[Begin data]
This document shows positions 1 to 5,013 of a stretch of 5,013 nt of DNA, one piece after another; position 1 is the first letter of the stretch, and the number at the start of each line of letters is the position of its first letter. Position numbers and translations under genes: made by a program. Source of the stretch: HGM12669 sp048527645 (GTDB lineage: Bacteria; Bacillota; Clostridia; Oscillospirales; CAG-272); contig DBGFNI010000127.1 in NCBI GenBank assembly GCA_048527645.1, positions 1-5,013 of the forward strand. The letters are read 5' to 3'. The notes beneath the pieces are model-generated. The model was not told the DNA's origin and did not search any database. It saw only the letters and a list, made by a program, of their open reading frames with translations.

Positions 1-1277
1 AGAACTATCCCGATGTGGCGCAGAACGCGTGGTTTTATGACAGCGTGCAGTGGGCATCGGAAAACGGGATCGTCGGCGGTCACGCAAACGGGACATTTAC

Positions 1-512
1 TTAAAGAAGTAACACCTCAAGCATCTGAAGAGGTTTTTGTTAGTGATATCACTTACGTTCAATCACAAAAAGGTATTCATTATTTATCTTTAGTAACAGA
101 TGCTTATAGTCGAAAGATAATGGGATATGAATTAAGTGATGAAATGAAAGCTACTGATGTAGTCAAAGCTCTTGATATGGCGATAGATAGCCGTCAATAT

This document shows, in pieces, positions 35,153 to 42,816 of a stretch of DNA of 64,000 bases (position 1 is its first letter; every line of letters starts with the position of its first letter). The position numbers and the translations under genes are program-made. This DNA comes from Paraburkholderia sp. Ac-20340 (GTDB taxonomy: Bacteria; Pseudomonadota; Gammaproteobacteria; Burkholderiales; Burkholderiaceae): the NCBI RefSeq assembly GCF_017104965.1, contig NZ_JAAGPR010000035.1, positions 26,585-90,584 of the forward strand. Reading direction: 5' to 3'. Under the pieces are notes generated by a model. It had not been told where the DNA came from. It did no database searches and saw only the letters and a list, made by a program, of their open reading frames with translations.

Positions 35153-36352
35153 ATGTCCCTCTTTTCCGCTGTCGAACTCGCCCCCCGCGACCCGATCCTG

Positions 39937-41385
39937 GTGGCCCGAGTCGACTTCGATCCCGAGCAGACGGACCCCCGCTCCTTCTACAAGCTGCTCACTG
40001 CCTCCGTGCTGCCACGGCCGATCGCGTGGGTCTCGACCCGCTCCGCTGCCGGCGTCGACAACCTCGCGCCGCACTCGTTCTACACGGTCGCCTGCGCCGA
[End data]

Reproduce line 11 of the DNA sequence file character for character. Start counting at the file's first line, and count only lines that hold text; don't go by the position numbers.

39937 GTGGCCCGAGTCGACTTCGATCCCGAGCAGACGGACCCCCGCTCCTTCTACAAGCTGCTCACTG